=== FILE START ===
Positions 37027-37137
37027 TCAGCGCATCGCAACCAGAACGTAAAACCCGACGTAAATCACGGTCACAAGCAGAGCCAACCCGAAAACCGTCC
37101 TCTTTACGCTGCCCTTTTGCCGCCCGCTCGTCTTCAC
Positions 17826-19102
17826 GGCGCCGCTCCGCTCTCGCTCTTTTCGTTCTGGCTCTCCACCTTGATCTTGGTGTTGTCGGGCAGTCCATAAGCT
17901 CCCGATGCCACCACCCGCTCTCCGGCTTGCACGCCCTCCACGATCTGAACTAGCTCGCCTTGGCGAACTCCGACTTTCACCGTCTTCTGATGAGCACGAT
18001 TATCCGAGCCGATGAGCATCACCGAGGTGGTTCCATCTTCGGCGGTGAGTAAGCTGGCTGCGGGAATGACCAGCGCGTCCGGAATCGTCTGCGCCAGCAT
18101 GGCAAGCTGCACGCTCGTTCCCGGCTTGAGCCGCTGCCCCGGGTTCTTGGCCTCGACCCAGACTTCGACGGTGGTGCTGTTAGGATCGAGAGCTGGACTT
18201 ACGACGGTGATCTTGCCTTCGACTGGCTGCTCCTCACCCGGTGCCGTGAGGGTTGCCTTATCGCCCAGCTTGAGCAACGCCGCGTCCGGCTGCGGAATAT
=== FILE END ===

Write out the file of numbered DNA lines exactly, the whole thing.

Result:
Positions 37027-37137
37027 TCAGCGCATCGCAACCAGAACGTAAAACCCGACGTAAATCACGGTCACAAGCAGAGCCAACCCGAAAACCGTCC
37101 TCTTTACGCTGCCCTTTTGCCGCCCGCTCGTCTTCAC
Positions 17826-19102
17826 GGCGCCGCTCCGCTCTCGCTCTTTTCGTTCTGGCTCTCCACCTTGATCTTGGTGTTGTCGGGCAGTCCATAAGCT
17901 CCCGATGCCACCACCCGCTCTCCGGCTTGCACGCCCTCCACGATCTGAACTAGCTCGCCTTGGCGAACTCCGACTTTCACCGTCTTCTGATGAGCACGAT
18001 TATCCGAGCCGATGAGCATCACCGAGGTGGTTCCATCTTCGGCGGTGAGTAAGCTGGCTGCGGGAATGACCAGCGCGTCCGGAATCGTCTGCGCCAGCAT
18101 GGCAAGCTGCACGCTCGTTCCCGGCTTGAGCCGCTGCCCCGGGTTCTTGGCCTCGACCCAGACTTCGACGGTGGTGCTGTTAGGATCGAGAGCTGGACTT
18201 ACGACGGTGATCTTGCCTTCGACTGGCTGCTCCTCACCCGGTGCCGTGAGGGTTGCCTTATCGCCCAGCTTGAGCAACGCCGCGTCCGGCTGCGGAATAT